This year’s 2024 Kronos Festival (Thu/20-Sun/23 at SFJAZZ) celebrates the quartet’s incredible 50 years—and rings in some changes. Longtime members John Sherba and Hank Dutt are departing after 45 years, as is their powerhouse manager Janet Cowperthwaite, who has been with them from nearly the start. The festival, as always, is full to the brim of global-eared and awe-striking premieres like Dai Wei and others’ Beyond the Golden Gate and Mary Kouyoumdjian’s “The Space Between,” collaborations with favorites like Terry Riley and Tanya Tagaq, a Kronos movie, and an appearance by the San Francisco Girls Chorus singing Yoko Ono.

Kronos Quartet with Tanya Tagaq in 2006. Photo by Richard Termine for The New York Times

Even if you don’t know what any of those words mean, I can’t encourage you enough to just pick a night and dive in to instantly open your musical horizons. And speaking of horizons, don’t think that the hands of time hitting 50 is going to stop the quartet any time soon. As Harrington told me when I asked what’s in store for the next half-century:

“It feels to me like it has taken every day of these first 50 years of Kronos to lay an extensive enough framework to support the musical skyscraper I imagine the next 50 years will become. While connecting radical, energizing activism with fun engaged learning, this future Kronos hub will nurture young listeners and challenge all of us to live the ideals music effortlessly demands.”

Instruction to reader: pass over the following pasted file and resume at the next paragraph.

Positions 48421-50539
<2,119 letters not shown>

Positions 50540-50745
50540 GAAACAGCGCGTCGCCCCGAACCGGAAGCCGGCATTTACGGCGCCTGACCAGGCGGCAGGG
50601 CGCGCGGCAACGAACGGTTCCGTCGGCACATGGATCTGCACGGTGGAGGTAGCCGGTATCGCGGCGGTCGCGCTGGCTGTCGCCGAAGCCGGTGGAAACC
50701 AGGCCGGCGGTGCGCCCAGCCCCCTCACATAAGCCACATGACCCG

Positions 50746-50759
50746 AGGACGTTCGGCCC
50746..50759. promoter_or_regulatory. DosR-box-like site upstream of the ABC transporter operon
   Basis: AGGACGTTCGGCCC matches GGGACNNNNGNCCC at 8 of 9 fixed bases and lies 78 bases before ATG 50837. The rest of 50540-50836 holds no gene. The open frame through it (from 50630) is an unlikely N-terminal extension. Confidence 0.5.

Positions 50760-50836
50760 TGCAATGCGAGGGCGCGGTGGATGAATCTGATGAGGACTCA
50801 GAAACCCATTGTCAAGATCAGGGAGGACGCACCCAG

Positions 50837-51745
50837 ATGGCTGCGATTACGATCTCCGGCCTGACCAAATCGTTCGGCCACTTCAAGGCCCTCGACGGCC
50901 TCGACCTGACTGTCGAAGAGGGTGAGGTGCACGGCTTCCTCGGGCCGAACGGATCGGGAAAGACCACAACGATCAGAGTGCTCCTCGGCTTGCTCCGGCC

——

Tegan and Sara open up Stern Grove season on Sun/23

YEP I’M GAY I can’t pass this week by without mentioning how incredibly Q-U-E-E-R it is as Pride approaches. Frameline Film Fest kicks off its massive slate Wed/19 at 7pm, with a big Juneteenth Block Party outside Castro Theatre. The fabulous Fresh Meat Festival fills Z Space with dozens of cutting edge dance, music, drag, and arts performances. On Fri/21, everybody’s favorite Irish bar in the Mission named after a queer revolutionary, Casements, hosts DJ Rolo on the patio, 6pm-10pm, for some fine house tunes.

Looking for a new Pride look? On Sat/22, the fine people at Sui Genesis boutique in the Castro have all the vintage and up-to-the-minute looks you need at their annual Sip & Shop event starting at noon. More on Sat/22: the 15th Annual Castro Country Club Pageant raises money (and a few wigs) for the essential sober space. Also on Sat/22, the Princess drag club brings in groundbreaking Taiwanese drag goddess Nymph Wind. Sapphic indie-pop star sisters Tegan and Sara kick off the free Stern Grove concert series this Sun/23 with a Pride-filled fiesta. Later, mosey on over to (shameless plug for my bar) the Stud, for some evening dancing, 6pm-late, to the delightful (and surprising!) tunes of DJ Rich King and friends at Sunday Situation.